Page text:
The Cochrane Library has reviewed allopathic and CAM nonhormonal options.

First, the details.

  • 16 studies met the inclusion criteria.
    • Relaxation therapy: 2 studies
    • Homeopathy: 2
    • Vitamin E: 1
    • Magnetic devices: 1
    • Acupuncture: 1
    • Selective serotonin (SSRI) and serotonin-norepinephrine (SNRI) reuptake inhibitors: (6 studie)
    • Clonidine (Catapres): 2
    • Gabapentin (Neurontin): 1
  • The risk of bias in most studies was rated as low or moderate.

And, the results.

  • 1 of the 2 relaxation therapy studies showed a significant benefit.
  • 1 study of vitamin E showed no beneficial effect.
  • None of the other non-pharmacological therapies had a significant benefit.
  • 3 pharmacological treatments (SSRIs and SNRIs, clonidine, and gabapentin) reduced the number and severity of hot flushes.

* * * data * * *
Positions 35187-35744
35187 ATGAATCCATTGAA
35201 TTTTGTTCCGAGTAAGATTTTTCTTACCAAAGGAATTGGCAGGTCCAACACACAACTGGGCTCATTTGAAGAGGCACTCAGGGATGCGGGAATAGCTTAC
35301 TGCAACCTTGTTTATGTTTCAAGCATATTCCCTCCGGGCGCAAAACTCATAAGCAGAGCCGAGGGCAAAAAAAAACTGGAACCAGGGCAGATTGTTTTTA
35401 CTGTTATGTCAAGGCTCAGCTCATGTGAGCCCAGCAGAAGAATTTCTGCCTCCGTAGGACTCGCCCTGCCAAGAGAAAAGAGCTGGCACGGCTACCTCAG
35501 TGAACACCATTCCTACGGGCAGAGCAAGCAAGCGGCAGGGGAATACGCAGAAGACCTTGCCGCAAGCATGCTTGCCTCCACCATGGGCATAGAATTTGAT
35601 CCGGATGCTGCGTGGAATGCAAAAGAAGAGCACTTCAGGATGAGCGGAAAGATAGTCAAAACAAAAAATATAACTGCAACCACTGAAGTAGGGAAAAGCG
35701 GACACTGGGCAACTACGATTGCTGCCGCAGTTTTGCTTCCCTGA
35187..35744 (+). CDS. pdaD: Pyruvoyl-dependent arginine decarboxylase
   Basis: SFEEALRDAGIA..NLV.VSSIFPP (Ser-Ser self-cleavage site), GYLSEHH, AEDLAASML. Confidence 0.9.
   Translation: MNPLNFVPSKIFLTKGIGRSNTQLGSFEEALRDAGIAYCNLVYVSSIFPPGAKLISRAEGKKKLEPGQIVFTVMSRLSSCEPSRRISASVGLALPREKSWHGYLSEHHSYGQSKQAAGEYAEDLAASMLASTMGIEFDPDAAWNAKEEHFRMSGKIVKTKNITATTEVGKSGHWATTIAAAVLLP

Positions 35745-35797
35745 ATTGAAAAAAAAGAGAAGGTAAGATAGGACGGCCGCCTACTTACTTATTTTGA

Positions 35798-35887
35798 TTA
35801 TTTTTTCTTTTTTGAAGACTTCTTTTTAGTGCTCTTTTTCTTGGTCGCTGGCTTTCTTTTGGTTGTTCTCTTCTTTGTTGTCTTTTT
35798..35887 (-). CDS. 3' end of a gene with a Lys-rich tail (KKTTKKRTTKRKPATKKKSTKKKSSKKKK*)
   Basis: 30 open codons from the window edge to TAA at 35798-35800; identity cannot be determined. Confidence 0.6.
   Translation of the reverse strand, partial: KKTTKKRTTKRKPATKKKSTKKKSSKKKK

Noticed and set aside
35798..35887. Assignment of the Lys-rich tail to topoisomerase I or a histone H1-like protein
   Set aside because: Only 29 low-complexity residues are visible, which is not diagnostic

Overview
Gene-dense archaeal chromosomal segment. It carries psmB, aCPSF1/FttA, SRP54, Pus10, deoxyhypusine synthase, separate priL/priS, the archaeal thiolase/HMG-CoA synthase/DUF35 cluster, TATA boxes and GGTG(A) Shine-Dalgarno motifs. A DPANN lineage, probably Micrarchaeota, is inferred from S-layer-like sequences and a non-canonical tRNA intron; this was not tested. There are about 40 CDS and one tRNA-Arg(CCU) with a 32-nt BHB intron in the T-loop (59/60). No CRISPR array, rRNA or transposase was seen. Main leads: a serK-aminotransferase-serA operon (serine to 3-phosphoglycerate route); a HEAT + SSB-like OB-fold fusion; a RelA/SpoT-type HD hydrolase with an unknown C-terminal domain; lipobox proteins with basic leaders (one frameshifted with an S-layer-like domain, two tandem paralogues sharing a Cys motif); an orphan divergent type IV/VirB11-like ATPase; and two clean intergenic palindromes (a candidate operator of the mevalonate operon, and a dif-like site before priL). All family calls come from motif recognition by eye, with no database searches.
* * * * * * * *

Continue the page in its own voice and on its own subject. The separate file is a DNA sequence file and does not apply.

• Side effects were inconsistently reported.

The bottom line?

The authors concluded, “Clonidine, SSRIs and SNRIs, gabapentin, and relaxation therapy showed a mild to moderate effect on reducing hot flushes in women with a history of breast cancer.”

Earlier this year researchers at the University of Tromso, in Norway, reviewed the evidence for acupuncture to treat menopausal problems. Their conclusion is in conflict with this review. The Norwegian researchers concluded, “that acupuncture needling relieves hot flushes.” However, they also concluded there was “little support for a point-specific effect of acupuncture in this condition.”

9/9/10 18:50 JR

Hi, I’m JR

John Russo, Jr., PharmD, is president of The MedCom Resource, Inc. Previously, he was senior vice president of medical communications at, a complementary and alternative medicine website.